The health service should increase the size of its graduate scheme tenfold, the Rose review into NHS leadership has concluded.

  • “Woefully small” graduate scheme should be extended tenfold
  • Senior managers should be required to attend “accredited courses” to show “consistent levels of experience and training”
  • Recommendations to ensure data requests “necessary and proportionate” to stop NHS “drowning in bureaucracy”
  • Criticism of abolition of strategic health authorities and other changes following Health Act 2012

The long awaited review of NHS management by former Marks & Spencer chief executive Lord Rose was published today as part of a wider package of reforms outlined by Jeremy Hunt.

It made 19 recommendations all of which have been accepted “in principle” by the health secretary. While a DH spokeswoman told HSJ they would work with partner organisations to take forward the recommendations, she confirmed that funding had not been identified for the expansion of the graduate scheme.

The review recommends responsibility for the NHS Leadership Academy should be transferred to Health Education England and that the NHS graduate scheme should be “reviewed, refreshed and extended tenfold”.

The report describes the current scheme as “woefully small and underpowered”.

It also recommends that senior managers should be required to attend accredited courses to show “consistent levels of experience and training have been reached”.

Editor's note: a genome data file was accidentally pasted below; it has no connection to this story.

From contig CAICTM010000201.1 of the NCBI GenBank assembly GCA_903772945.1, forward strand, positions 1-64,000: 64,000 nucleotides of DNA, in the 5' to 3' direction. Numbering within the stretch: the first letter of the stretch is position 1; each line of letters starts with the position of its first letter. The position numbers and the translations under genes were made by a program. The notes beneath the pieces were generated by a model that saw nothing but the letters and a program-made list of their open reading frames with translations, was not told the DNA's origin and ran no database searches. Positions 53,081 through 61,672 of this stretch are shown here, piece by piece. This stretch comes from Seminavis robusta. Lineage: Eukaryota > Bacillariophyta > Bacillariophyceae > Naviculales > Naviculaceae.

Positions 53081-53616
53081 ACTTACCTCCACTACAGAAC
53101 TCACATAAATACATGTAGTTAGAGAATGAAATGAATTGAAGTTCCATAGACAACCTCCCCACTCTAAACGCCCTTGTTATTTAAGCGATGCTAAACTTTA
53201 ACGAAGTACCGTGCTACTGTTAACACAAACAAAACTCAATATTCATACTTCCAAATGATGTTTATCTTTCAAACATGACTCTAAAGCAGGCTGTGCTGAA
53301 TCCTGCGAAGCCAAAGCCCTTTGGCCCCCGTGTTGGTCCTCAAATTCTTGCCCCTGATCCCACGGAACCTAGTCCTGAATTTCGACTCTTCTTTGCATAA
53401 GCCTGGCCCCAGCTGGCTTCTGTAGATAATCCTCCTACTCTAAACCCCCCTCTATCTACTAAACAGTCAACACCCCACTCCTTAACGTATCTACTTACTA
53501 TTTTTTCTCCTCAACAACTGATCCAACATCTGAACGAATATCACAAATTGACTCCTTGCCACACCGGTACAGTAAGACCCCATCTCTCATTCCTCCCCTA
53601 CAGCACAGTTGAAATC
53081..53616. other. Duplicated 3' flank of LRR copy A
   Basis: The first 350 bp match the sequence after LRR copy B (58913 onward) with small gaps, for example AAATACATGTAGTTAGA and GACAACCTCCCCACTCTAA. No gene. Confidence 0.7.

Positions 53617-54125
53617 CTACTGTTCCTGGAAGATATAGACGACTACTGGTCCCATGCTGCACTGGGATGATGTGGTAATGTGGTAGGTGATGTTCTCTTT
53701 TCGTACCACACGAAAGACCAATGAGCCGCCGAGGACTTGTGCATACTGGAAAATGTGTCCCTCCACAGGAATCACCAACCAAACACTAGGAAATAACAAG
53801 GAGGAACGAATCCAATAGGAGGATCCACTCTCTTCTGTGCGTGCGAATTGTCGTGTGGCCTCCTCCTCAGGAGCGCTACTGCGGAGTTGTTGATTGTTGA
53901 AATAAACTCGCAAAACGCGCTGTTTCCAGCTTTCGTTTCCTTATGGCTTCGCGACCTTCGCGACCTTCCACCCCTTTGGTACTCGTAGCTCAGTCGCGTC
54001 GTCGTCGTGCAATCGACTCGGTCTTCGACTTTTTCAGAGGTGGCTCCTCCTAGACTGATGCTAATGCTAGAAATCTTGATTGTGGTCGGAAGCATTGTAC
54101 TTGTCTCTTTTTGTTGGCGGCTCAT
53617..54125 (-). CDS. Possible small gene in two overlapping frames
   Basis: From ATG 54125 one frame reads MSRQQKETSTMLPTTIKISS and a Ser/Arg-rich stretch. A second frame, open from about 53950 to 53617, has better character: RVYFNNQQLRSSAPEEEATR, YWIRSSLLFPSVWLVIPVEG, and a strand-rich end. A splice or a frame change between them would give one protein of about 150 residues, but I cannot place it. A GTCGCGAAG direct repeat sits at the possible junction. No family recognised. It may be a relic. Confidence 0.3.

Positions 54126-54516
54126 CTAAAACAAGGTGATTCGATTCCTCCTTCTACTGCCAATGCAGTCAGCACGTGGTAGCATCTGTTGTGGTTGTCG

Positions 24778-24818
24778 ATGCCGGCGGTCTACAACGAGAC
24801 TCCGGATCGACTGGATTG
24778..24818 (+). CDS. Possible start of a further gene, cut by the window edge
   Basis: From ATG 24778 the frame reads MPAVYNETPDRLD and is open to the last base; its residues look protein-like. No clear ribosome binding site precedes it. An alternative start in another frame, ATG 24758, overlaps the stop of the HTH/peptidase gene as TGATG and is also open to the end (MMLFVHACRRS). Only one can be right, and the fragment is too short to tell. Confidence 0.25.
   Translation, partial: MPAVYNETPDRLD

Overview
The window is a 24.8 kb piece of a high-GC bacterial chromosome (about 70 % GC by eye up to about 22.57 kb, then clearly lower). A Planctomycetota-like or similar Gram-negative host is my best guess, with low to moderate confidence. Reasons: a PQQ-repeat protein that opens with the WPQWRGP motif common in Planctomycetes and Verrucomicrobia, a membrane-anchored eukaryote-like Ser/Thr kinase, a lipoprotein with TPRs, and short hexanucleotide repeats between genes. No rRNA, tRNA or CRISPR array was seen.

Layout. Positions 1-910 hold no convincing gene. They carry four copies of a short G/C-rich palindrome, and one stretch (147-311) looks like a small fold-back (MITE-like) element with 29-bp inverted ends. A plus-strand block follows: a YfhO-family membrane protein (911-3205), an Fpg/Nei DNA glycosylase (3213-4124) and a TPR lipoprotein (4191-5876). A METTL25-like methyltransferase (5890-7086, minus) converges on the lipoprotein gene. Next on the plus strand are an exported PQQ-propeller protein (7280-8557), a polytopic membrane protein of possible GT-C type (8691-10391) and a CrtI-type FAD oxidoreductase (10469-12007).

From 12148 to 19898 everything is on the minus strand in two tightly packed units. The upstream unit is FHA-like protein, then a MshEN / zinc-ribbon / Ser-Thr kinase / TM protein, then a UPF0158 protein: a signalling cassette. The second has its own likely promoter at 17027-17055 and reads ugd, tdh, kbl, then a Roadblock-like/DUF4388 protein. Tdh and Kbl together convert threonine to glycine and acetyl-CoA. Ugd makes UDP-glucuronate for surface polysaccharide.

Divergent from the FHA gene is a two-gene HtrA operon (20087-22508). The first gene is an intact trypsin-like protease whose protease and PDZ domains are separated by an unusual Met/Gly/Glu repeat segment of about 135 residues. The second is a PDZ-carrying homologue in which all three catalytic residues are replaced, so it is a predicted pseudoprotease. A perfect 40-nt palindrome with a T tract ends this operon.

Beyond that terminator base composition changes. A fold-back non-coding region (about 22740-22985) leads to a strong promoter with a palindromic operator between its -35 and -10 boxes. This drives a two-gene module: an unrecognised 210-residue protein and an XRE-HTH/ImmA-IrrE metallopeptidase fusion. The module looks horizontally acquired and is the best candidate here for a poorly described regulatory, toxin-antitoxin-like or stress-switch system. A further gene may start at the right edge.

On completion of this course, individuals would then “enter a senior management talent pool open to all trusts”.

The review says NHS performance management is “haphazard and weak”, and that a “simple, rational appraisal” should be developed involving a “balanced scorecard” for individuals and standardised appraisals for senior managers across the health service.

According to the report, the NHS is “drowning in bureaucracy” with “too many organisations asking for similar returns of data”.

It notes that many of the requests “are driven directly by NHS England and the Department of Health”.

Greater independence should be given to clinical commissioning groups through the creation of an officer to ensure requests are “necessary and proportionate”, with NHS England and the DH required to produce a “burden impact assessment” prior to requesting information.

Health Act slammed

The Rose review is critical of a number of changes brought about by Health Act 2012, such as the abolition of strategic health authorities.

“The disappearance of the [strategic health authorities] means there is no one to lead any region in a collaborative reconfiguration over the longer term,” it notes.

It adds: “Many continue to mourn the loss of SHAs.”

The review claims the health service is “drowning in bureaucracy” because of a proliferation in oversight bodies as “the NHS has become more fragmented and more distant from government”.

Multiple responsibilities for monitoring and compliance had “spawned an industry of data collecting”.

“All recent reforms have been about devolving the system. Now there is no one system leader; so all are vying for territory,” it notes.

The review also heard that “the system is creaking and that competition is causing harm, even that there has been too much competition”.

There had been “enormous change in the NHS in the last two years”, but people had not been equipped “personally or professionally to manage change and to make themselves properly able to do what is asked of them”.